, , & Adapting polychromatic X-ray microdiffraction techniques to high-pressure research: energy scan approach. J. Synchrot. Radiat. 12, 608–617 (2005).

  14. 14.

    et al. Nanoscale diffraction imaging of the high-pressure transition in Fe1-xO. Appl. Phys. Lett. 100, 041903 (2012).

  15. 15.

    , , & Pressure-induced densification in GeO2 glass: A transmission x-ray microscopy study. Appl. Phys. Lett. 103, 261909 (2013).

  16. 16.

    et al. Coherent diffraction imaging of nanoscale strain evolution in a single crystal under high pressure. Nat. Commun. 4, 1680 (2013).

  17. 17.

    Elastic properties of rare gas-solids. in Frontiers of High–Pressure Research (eds. & ) 181–193 (Plenum Press, New York, 1991).

  18. 18.

    Brillouin scattering at high pressure: an overview. J. Raman Spectrosc. 34, 633–637 (2003).

  19. 19.

    et al. A Brillouin spectrometer interfaced with synchrotron X-radiation for simultaneous x-ray density and acoustic velocity measurements. Rev. Sci. Instrum. 77, 103905 (2006).

  20. 20.

    & Laser Optoacoustics (AIP, New York, 1993).

  21. 21.

    & Laser Ultrasonics Technique & Applications (Taylor and Francis Group, New York, 1990).

  22. 22.

    , , & Optical generation of tunable ultrasonic waves. J. Appl. Phys. 53, 1144–1149 (1982).

  23. 23.

    , & Elastic constants, interaction forces, and equation of state of b-oxygen at high pressure. J. Chem. Phys. 100, 4518–4526 (1994).

  24. 24.

    , , , & Impulsive stimulated scattering in ice VI and ice VII. J. Chem. Phys. 108, 4540–4544 (1998).

  25. 25.

    et al. Surface acoustic waves in the diamond anvil cell: an application of impulsive stimulated light scattering. Phys. Rev. B 64, 100103 (2001).

  26. 26.

    , & Impulsive stimulated light scattering from opaque materials at high pressure. J. Phys.: Condens. Matter 16, S1137 (2004).

  27. 27.

    , , & Surface generation and detection of phonons by picosecond light pulses. Phys. Rev. B 34, 4129–4138 (1986).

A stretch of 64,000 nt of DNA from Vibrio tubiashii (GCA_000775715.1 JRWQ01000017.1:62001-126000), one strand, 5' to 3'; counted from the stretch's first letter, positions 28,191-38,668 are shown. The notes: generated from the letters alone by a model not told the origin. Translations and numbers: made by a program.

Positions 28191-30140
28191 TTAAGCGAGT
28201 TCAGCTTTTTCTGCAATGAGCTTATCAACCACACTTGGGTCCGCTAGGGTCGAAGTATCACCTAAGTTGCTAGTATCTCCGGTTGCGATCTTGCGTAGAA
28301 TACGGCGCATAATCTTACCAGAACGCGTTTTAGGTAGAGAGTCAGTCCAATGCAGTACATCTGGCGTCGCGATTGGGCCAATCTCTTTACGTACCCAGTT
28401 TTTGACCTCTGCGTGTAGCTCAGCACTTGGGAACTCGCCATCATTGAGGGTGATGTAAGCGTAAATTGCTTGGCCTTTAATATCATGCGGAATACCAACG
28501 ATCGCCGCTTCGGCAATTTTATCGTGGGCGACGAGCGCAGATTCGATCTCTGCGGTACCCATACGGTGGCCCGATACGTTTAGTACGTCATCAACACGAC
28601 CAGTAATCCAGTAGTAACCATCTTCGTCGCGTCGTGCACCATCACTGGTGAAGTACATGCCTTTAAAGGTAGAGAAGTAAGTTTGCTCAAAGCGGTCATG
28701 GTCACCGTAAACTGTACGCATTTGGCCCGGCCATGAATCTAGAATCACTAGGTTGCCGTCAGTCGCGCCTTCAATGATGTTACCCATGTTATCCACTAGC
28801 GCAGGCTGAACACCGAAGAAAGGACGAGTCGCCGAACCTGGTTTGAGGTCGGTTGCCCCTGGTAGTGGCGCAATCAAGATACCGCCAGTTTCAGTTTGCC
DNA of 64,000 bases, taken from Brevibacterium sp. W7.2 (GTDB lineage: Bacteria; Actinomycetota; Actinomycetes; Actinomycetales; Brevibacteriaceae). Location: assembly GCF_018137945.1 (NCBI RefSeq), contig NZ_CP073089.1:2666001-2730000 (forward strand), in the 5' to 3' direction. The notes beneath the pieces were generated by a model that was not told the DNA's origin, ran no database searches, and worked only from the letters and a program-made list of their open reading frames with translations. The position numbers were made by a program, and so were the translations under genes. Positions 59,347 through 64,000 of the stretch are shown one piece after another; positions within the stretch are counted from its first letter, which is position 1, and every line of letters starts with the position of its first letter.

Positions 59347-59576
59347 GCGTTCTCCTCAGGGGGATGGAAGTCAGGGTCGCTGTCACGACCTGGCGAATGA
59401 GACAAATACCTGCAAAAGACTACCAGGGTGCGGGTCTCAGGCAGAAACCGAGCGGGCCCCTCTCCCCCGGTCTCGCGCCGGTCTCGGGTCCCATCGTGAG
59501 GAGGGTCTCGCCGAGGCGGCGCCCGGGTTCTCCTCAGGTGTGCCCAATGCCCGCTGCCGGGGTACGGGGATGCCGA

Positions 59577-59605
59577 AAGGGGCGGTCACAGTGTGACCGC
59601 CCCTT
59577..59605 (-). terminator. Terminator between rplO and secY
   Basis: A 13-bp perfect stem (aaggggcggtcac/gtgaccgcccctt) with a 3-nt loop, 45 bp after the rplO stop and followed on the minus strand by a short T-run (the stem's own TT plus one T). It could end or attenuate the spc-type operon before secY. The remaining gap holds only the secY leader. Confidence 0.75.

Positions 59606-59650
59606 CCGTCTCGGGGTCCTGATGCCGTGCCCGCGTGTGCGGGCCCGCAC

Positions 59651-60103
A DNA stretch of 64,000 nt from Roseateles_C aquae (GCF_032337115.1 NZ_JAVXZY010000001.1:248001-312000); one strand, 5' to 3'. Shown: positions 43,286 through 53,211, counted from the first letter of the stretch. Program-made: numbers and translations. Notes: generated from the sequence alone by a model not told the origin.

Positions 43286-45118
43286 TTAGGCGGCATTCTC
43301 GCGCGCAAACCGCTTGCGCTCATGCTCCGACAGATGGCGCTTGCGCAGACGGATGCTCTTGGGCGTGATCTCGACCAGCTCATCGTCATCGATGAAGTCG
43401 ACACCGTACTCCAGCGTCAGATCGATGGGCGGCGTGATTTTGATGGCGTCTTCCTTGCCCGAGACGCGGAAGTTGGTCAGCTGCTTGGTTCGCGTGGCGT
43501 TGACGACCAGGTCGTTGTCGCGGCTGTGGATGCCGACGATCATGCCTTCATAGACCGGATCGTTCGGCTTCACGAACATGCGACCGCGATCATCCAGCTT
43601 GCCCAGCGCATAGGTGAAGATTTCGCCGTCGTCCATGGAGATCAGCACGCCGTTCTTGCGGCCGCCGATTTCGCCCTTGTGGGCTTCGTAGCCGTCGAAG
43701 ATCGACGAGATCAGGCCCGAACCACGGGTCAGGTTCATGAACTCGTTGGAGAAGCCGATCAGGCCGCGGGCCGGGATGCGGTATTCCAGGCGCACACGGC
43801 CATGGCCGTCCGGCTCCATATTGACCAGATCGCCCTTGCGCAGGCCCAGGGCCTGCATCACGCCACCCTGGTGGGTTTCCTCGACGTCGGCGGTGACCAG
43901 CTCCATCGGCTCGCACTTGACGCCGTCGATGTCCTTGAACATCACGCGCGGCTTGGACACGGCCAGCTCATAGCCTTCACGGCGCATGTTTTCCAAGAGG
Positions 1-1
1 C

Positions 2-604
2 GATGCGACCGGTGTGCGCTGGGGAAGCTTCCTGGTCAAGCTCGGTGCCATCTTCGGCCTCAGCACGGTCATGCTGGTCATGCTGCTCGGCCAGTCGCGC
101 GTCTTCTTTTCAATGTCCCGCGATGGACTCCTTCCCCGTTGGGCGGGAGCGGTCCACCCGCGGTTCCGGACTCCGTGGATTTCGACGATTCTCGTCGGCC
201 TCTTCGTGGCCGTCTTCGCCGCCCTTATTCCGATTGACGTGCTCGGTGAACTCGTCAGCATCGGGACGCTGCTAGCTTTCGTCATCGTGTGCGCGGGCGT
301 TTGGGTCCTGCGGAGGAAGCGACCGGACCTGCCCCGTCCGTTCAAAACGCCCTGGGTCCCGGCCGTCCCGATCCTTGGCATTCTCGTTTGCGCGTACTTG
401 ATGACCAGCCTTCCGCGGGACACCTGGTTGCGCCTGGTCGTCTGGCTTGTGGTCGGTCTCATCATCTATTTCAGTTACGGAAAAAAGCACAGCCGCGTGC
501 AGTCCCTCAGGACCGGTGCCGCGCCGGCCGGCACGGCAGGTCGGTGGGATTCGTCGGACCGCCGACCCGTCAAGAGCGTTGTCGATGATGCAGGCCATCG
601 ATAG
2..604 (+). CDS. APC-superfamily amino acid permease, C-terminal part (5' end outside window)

28. 28.

    , , & Sound velocity and absorption measurements under high pressure using picosecond ultrasonics in a diamond anvil cell: application to the stability study of AlPdMn. Phys. Rev. Lett. 100, 035502 (2008).

  29. 29.

    et al. Laser generation and detection of longitudinal and shear acoustic waves in a diamond anvil cell. Appl. Phys. Lett. 93, 181905 (2008).

  30. 30.

    , , & Ultrafast high strain rate acoustic wave measurements at high static pressure in a diamond anvil cell. Appl. Phys. Lett. 92, 101930 (2008).

  31. 31.

    , & Picosecond ultrasonics. IEEE J. Quantum Electron. 25, 2562–2569 (1989).

  32. 32.

    et al. Noncontact subsurface investigations of mechanical and optical properties of nanoporous low-k material thin film. ACS Nano 6, 1410–1415 (2012).

  33. 33.

    et al. Depth-profiling of elastic inhomogeneities in transparent nanoporous low-k materials by picosecond ultrasonic interferometry. Appl. Phys. Lett. 95, 091907 (2009).

  34. 34.

    & Brillouin scattering from H2O: Liquid, ice VI, and ice VII. Phys. Rev. B 27, 6409–6412 (1983).

  35. 35.

    , , & Relation in dense H2O ice VII. Phys. Rev. Lett. 74, 2820–2823 (1995).

  36. 36.

    et al. Brillouin scattering of H2O ice to megabar pressures. J. Chem. Phys. 134, 124517 (2011).

  37. 37.

    & New high-pressure phase of H2O: ice X. Phys. Rev. Lett. 52, 1312–1314 (1984).

  38. 38.

    , , & Recent progress in high-pressure Brillouin scattering: olivine and ice. Rev. High Pressure Sci. Technol. 7, 739–741 (1998).

  39. 39.

    , , , & Optical study of H2O ice to 120 GPa: dielectric function, molecular polarizability, and equation od state. J. Chem. Phys. 126, 074506 (2007).

  40. 40.

    , , , & Precursor dynamics in the ferroelectric phase transition of barium titanate single crystals studied by Brillouin light scattering. Phys. Rev. B 84, 094123 (2011).

  41. 41.

    & Brillouin imaging. Appl. Phys. Lett. 87, 061903 (2005).

  42. 42.

    & Confocal Brillouin microscopy for three-dimensional mechanical imaging. Nat. Photonics 2, 39–43 (2008).

  43. 43.

    , , , & Modulated phases and proton centering in ice observed by X-ray diffraction up to 170 GPa. Nature 397, 503–506 (1999).

  44. 44.

    et al. Compression of H2O ice to 126 GPa and implications for hydrogen-bond symmetrization: Synchrotron x-ray diffraction measurements and density-functional calculations. Phys. Rev. B 77, 214103 (2008).

  45. 45.

    & Refractive index, siund velocity and thickness of thin transparent films from multiple angles picosecond ultrasonics. Rev. Sci. Instrum. 76, 053906 (2005).

  46. 46.

    , , & A different way of performing picosecond ultrasonic measurements in thin transparent films based on laser-wavelength effects. Appl. Phys. Rev. 86, 211903 (2003).

  47. 47.

    , & Confined coherent acoustic modes in a tubular nanoporous alumina film probed by picosecond acoustics methods. New J. Phys. 14, 023048 (2012).

  48. 48.

    et al. Elasticity and dislocations in ice X under pressure. Phys. Earth Planet. Inter. 236, 10–15 (2014).

  49. 49.

    , & Diamond-anvil cell study of the transformation mechanism from the olivine to spinel phase in Co2SiO4, Ni2SiO4, and Mg2GeO4. J. Geophys. Res. 100, 17715–17723 (1995).

  50. 50.

    & Principles of Optics (Pergamon Press, London, 1970).

  51. 51.

    & Crystal Optics. in Encyclopedia of Physics (ed. ) 1–217 (Springer, Berlin, 1961).

  52. 52.

    The lattice strains in a specimen (cubic system) compressed nonhydrostically in an opposed anvil device. J. Appl. Phys. 73, 4278–4286 (1993).